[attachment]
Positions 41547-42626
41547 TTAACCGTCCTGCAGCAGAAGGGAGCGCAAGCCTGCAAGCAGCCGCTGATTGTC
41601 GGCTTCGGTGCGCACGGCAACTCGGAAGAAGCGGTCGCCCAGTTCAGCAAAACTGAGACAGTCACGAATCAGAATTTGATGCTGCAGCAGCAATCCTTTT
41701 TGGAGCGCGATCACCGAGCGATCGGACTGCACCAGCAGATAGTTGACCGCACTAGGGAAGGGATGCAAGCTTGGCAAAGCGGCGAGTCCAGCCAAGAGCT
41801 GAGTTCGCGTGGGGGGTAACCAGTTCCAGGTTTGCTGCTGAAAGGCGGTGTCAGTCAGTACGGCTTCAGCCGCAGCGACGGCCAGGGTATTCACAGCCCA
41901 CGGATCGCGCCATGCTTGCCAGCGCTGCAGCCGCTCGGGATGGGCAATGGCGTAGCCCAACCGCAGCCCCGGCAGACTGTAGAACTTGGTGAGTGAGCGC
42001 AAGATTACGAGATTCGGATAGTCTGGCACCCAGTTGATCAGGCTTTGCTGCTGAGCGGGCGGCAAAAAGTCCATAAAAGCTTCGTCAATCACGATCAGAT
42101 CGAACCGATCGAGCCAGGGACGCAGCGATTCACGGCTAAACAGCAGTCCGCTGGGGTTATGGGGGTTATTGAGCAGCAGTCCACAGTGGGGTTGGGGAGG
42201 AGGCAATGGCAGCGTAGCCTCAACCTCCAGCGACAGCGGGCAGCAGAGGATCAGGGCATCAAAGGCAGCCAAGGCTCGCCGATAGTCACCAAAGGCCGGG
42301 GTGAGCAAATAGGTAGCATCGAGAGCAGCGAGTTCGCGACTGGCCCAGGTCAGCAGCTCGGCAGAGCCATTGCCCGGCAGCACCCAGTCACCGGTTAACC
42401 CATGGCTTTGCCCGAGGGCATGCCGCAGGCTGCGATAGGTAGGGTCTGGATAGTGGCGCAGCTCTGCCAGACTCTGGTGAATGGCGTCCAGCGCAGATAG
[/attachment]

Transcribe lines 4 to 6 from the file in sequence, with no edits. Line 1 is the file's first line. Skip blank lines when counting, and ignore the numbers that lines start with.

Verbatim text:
41701 TGGAGCGCGATCACCGAGCGATCGGACTGCACCAGCAGATAGTTGACCGCACTAGGGAAGGGATGCAAGCTTGGCAAAGCGGCGAGTCCAGCCAAGAGCT
41801 GAGTTCGCGTGGGGGGTAACCAGTTCCAGGTTTGCTGCTGAAAGGCGGTGTCAGTCAGTACGGCTTCAGCCGCAGCGACGGCCAGGGTATTCACAGCCCA
41901 CGGATCGCGCCATGCTTGCCAGCGCTGCAGCCGCTCGGGATGGGCAATGGCGTAGCCCAACCGCAGCCCCGGCAGACTGTAGAACTTGGTGAGTGAGCGC